Robert Williams appeals from the superior court's reversal of the award in his favor by the State Board of Workers' Compensation.
Williams was a truck driver for appellee Paulk Transport, and he was injured while repairing a company truck and cleaning the area where the company's trucks and trailers were maintained. In his findings of fact, the ALJ determined that although Williams was primarily an independent contractor truck driver under his agreement with Paulk, he also performed extra duties and accommodations in the capacity of an employee which were unrelated to his duty to transport Paulk's goods to market. The ALJ concluded that Williams was performing such a task when he was injured and that the injury arose in the course of his role as an employee. The full board affirmed the ALJ's finding, but the superior court reversed, holding there was insufficient evidence to support the finding and determining that Williams was in fact an independent contractor.
1. Williams contends that the superior court erred in reversing the full board's decision because there was sufficient evidence to support the finding and award. We agree. "The question of whether a person is an employee is one of fact, and, where there is any evidence to sustain the board's finding of fact, the trial court should not interfere. [Cits.]" Goolsby v. Wilson, 150 Ga. App. 611
, 612 (1) (258 SE2d 216
) (1979); Golosh v. Cherokee Cab Co., 226 Ga. 636
, 639 (176 SE2d 925
) (1970) (determination of whether individual was an employee or independent contractor was question of fact not subject to review if there was any evidence to support board's finding). Further, " ' "a person can be an independent contractor in one part of his activity and an employee in another." (Cits.)' " McBroom v. Zevallos, 145 Ga. App. 375
, 379 (2b) (244 SE2d 19
) (1978); Moss v. Central of Ga. R. Co., 135 Ga. App. 904
, 909 (219 SE2d 593
Viewing the record under the any evidence standard, we find the following evidence supporting the full board's award: Williams performed a number of tasks for Paulk's company unrelated to his duty to transport its goods to market. For example, at Paulk's request he took the company's trucks to refuel them when there was a sale on gasoline and delivered its trailers to tire shops for service. When asked why he performed these tasks which were not part of his duty to drive a truck, Williams responded that "[w]hen Mr. Paulk asked you to do something, that was just . . . you done it. . . . I done it."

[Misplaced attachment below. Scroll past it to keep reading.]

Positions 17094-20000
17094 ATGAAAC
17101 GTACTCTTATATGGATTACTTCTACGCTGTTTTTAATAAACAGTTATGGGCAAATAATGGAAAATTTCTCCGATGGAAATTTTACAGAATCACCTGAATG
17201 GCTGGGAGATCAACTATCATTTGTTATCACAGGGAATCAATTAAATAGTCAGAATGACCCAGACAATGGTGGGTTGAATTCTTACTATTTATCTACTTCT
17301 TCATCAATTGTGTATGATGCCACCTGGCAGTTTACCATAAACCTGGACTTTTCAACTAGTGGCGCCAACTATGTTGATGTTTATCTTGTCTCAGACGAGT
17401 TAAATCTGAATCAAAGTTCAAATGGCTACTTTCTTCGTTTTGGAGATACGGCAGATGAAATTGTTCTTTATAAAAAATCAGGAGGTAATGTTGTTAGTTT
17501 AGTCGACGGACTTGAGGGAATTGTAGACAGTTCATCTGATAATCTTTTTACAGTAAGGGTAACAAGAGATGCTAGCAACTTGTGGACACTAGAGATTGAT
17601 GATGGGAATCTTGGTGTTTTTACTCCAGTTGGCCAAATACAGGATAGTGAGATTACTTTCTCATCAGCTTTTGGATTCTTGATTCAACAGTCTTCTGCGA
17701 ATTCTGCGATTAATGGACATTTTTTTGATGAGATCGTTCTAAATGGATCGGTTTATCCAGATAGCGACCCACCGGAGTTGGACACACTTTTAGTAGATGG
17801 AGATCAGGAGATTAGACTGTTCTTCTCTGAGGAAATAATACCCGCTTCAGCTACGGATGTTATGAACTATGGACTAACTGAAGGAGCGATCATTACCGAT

Williams also routinely performed mechanical tasks on company trucks other than his. The evidence showed that Paulk's salaried employees were aware that Williams performed these tasks, and there was uncontroverted testimony that anyone who worked for the company had to get express permission from Paulk to undertake work. Williams also testified that he considered himself an employee of Paulk's. When Williams was injured he was repairing a company truck, and he testified that Paulk questioned him about whether the truck would be ready by the next day. Consequently, even if Williams was not working at Paulk's specific behest when he was injured, the record shows that he was doing so with Paulk's permission, consent and in furtherance of Paulk's business. See, e.g., Transus v. Crosby, 196 Ga. App. 880 (1) (397 SE2d 135) (1990)
(consent, permission and furtherance of employer's business considered in determining whether individual was an employee or independent contractor).
Accordingly, the superior court erred in reversing the full board on this issue. The judgment is reversed and the action remanded to the superior court with direction to reinstate the award of the full board.
2. The record does not reflect that Williams raised his second enumeration of error, the constitutionality of OCGA 34-9-1
(2) below. Moreover, in light of our holding in Division 1, we need not address this enumeration.
Tillman, McTier, Coleman, Talley, Newbern & Kurrie, George T. Talley, for appellees.